This post contains my notes from an old version of IPX Class on Demand by Joe Astorino.
# hiding MPLS topology by just incrementing TTL 1 time when reaching the CErouter(config)# no ip mpls propagate-ttl
MPLS MTU is automatically decreased on LAN interfaces and increased on WAN interfaces.
Default mpls mtu is 1512 which supports 3 labels; MPLS MTU can be set by mpls mtux
LDP router-id should be routable on network.
router(config)# mpls ldp advertise-labels [for acl] [to peer]router(config)# mpls ldp range x y!# Enabling MPLS on all OSPF interfaces or an arearouter(config-router)# mpls ldp autoconfig [area x]!router(config)# mpls ldp discovery holdtime xrouter(config)# mpls ldp graceful-restart // NSF within LDProuter(config)# mpls ldp loop-detectionrouter(config)# mpls ldp max hops xrouter(config)# tag-switching tdp router-id loopback0 // If TDP is used.# Using separate update-source for an interfacerouter(config-if)# mpls ldp discovery transport-address interface
Connected routes are advertised as implicit-null label for PHP on upstream router
router(config)# mpls ldp neighbor ip labels accept aclrouter(config)# mpls ldp tcp pak-priority //Kinda like setting QoS for LDP!#Like "ip accounting"router(config-if)# mpls accounting experimental input/outputrouter(config-if)# mpls netflow egress!router# show mpls ldp binding // LIBrouter# show mpls forwarding table // LFIBrouter# show ip route // RIBrouter# show ip cef ip detail //FIB
IP routers make forwarding decision based on IP packet header, and local CEF and FIB table.
MPLS routers make forwarding decision based on the MPLS label and the LFIB .
MPLS is great technology these days not because it forwards the packets faster , but because of applications and solutions we can provide for our customers like MPLS VPN’s .
MPLS uses the IP routing information to determine the direction and next hop to forward a labeled packet .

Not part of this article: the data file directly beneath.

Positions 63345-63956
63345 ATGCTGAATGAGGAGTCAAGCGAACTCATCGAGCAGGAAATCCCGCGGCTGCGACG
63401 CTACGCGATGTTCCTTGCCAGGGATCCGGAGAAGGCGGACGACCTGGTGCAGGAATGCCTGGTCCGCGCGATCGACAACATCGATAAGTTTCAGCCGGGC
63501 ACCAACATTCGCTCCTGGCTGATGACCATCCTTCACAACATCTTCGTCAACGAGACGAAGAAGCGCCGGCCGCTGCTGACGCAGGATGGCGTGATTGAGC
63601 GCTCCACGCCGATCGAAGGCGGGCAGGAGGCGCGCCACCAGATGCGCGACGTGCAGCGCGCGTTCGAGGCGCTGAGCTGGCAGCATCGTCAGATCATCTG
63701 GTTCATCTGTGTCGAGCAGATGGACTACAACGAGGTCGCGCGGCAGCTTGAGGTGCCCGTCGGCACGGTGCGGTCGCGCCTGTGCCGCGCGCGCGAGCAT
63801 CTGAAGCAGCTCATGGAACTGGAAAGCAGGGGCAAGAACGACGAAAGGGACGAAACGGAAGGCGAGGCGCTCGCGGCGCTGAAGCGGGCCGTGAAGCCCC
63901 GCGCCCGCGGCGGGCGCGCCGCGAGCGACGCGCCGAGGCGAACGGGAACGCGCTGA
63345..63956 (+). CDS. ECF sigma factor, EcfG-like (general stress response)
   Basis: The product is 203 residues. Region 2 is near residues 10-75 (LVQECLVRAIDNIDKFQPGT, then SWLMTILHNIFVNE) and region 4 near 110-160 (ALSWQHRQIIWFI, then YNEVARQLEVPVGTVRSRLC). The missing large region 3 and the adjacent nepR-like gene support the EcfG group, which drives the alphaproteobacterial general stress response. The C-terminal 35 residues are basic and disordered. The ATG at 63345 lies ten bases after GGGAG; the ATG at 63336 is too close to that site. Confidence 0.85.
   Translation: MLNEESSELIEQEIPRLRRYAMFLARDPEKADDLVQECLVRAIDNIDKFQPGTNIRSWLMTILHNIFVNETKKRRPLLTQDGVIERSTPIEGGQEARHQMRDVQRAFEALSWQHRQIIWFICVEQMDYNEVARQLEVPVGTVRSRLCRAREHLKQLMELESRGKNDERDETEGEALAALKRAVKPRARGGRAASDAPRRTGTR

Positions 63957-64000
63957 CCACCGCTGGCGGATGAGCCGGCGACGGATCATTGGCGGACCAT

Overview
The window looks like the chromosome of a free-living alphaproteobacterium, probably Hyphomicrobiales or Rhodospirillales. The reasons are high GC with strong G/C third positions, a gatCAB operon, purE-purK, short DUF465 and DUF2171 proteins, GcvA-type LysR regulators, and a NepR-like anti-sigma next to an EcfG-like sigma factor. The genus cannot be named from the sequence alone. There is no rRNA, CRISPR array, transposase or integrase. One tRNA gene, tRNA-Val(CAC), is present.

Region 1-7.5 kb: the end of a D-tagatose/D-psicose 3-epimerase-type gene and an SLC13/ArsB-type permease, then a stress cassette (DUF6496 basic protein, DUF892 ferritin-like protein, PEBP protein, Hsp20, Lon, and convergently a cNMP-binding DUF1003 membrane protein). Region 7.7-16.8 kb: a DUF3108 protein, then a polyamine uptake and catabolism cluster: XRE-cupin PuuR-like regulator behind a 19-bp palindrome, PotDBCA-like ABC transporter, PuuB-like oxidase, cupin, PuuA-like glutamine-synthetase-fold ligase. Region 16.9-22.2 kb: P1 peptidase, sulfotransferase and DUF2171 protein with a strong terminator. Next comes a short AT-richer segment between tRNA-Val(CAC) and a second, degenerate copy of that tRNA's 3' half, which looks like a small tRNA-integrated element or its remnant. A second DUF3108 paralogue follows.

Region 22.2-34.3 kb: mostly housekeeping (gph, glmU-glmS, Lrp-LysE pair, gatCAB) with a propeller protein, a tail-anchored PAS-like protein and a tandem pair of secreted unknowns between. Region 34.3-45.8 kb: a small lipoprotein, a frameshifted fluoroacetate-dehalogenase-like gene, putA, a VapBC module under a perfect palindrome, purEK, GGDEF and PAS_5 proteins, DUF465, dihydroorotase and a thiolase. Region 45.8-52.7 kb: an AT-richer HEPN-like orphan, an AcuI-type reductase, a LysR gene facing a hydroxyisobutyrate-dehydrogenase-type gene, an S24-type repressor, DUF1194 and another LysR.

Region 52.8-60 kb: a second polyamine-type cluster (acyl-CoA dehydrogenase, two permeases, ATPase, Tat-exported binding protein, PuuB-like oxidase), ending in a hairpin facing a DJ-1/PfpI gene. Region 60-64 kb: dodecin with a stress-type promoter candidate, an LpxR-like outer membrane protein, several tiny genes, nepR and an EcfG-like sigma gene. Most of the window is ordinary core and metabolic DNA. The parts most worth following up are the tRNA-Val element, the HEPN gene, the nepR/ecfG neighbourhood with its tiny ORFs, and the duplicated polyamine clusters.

Most popular were Frame Relay or ATM technologies, providing VPN service at Layer 2. The provider had a Frame Relay or ATM backbone and supplied Layer 2 connectivity to the customer routers. This was commonly referred to as the overlay model.
The service provider might have actually owned or managed the edge routers that were connected to the customer network. The point is that the routers were physically at the customer premises.
Peer-to-peer VPN networks existed, but they were not popular. The main reason is that they were not easy to deploy and maintain because they needed distribute lists, IP packet filters, or GRE tunnels. As explained in Chapter 1, MPLS VPN is an example of a highly scalable peer-to-peer VPN model.
The CE router does not peer with any of the CE routers from the other sites across the service provider network, as with the overlay model. The name peer-to-peer model is derived from the fact that the CE and PE form a peer at Layer 3.
Virtual routing/forwarding (VRF): is a VPN routing and forwarding instance. It is the name for the combination of the VPN routing table, the VRF Cisco Express Forwarding (CEF) table, and the associated IP routing protocols on the PE router.